When young artists set out to make a new piece, they often consider the materials, the methods or the meaning. Something they might not consider is how their art could be misused or how they could be sued for stealing someone else’s ideas.
On Wednesday a local attorney specializing in copyright will be hosting a workshop at Ohio State to help artists navigate the complex world of intellectual property.
Alexis Preskar, an attorney with the Kohrman Jackson & Krantz law firm, is working with Ohio State Future Arts Managers and Entrepreneurs, a student organization dedicated to helping students develop their career in the arts. The event is at 7:30 p.m. on Wednesday in Sullivant Hall room 131A. Together, they will field questions and give advice on copyright as it pertains to young artists.
“I think it’s really important to protect [the thought process] and realize that that is valuable, especially as our economy moves from manufacturing to more technology and nontangible products,” Preskar said.
Copyright falls under intellectual property law, which determines ownership of ideas. Other familiar categories are patents for inventions and trademarks for brands. Copyright pertains to visual art, music, writing and other creative expressions.
Preskar said she believes students often ignore copyright when creating their work because they feel that what they produce is not particularly important. However, she said that it is an essential part of becoming a legitimized artist.
“It’s all about growing and treating yourself as a professional and taking yourself seriously,” Preskar said. “And it’s all worth it to know now because I’d rather know it when I’m 19 or 20 instead of when I’m 30 and I’m doing my first big negotiation.”
Preskar finds that protecting art with copyright is simpler than many people realize. While an artist can pay to register a piece, often it is enough to put his or her name and the year next to it. Not only does this make it easier to monetize artworks, but it can prevent them from being plagiarized or pirated by others.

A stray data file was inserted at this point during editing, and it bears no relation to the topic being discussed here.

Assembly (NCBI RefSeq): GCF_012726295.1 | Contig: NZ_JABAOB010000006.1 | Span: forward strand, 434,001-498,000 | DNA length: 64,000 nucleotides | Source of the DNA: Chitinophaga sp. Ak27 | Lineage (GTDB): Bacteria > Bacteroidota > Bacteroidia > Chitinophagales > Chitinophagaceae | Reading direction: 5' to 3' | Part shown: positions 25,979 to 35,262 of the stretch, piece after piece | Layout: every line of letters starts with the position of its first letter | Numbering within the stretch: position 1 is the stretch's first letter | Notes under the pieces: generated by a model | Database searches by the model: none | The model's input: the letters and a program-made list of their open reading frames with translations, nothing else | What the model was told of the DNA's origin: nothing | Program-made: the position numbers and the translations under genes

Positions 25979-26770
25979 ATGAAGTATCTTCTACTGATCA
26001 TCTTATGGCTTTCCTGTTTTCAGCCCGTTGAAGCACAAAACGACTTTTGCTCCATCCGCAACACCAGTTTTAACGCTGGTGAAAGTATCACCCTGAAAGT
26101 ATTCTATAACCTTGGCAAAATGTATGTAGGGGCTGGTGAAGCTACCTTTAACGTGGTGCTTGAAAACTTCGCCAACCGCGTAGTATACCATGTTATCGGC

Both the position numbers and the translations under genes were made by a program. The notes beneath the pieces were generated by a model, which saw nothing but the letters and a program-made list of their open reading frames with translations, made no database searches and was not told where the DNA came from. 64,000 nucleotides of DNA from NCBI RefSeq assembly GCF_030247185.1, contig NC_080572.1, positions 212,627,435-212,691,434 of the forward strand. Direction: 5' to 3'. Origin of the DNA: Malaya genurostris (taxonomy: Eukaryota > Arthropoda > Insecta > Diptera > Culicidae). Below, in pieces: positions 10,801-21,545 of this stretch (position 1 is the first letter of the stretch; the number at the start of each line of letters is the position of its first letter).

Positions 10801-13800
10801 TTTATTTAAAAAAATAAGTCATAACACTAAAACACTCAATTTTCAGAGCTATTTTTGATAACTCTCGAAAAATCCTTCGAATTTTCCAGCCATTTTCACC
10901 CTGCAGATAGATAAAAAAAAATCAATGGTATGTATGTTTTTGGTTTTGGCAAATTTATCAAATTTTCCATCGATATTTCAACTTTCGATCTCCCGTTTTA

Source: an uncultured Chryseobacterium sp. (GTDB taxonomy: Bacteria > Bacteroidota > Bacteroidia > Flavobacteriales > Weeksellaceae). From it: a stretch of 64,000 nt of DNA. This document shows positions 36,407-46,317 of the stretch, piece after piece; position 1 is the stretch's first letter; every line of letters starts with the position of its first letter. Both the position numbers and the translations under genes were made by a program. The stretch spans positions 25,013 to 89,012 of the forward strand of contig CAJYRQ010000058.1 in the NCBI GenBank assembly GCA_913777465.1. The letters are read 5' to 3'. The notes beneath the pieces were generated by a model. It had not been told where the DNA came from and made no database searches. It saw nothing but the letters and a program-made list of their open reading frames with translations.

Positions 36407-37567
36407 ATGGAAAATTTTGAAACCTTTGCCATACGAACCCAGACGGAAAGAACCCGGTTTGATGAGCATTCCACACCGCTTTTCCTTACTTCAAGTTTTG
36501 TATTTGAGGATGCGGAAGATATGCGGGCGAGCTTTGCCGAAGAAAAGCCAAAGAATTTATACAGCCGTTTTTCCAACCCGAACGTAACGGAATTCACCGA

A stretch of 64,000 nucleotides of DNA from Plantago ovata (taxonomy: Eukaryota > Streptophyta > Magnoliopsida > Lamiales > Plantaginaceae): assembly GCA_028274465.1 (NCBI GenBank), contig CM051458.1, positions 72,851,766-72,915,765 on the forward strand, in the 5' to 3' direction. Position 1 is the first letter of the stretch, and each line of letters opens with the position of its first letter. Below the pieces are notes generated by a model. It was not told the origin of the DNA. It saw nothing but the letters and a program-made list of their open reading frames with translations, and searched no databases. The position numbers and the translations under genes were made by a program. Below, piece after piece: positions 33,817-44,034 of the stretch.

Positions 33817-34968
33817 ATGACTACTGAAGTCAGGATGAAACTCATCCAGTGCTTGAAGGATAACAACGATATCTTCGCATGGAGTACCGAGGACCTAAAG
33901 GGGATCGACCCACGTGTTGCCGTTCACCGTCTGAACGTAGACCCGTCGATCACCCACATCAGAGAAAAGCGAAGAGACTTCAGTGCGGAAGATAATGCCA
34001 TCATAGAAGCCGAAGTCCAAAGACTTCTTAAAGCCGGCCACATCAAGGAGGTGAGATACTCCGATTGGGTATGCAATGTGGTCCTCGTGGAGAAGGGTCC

Clara Davison, a fourth-year in arts management and business, as well as the president of Future Arts Managers and Entrepreneurs, takes another perspective.
“Copyright issues are really important for artists, both in terms of protecting their own work from plagiarism, but also in understanding what the rules are when they’re sampling other people’s work,” Davison said. “I think it’s really important for artists to understand what the rules are and to hear it from an attorney’s perspective.”
Davison highlighted that copyright disputes can cost an artist more than just legal fees. It can sometimes come at the price of his or her reputation and career.
The collaboration between Preskar and this student organization came about through Columbus art nonprofit, Wild Goose Creative. Davison reached out to them with the idea, and she said Preskar, who serves on the organization’s advisory board, was an ideal candidate to host.
Preskar said she has a deep interest in the arts and even produced her own work when she studied journalism at Ohio State. She is passionate about protecting local businesses and helping them grow through her legal counsel.
“In college you’re learning how to do your craft, but also you need to start taking yourself seriously,” she said. “This is who I am; this is what I do. What I do is worth value.”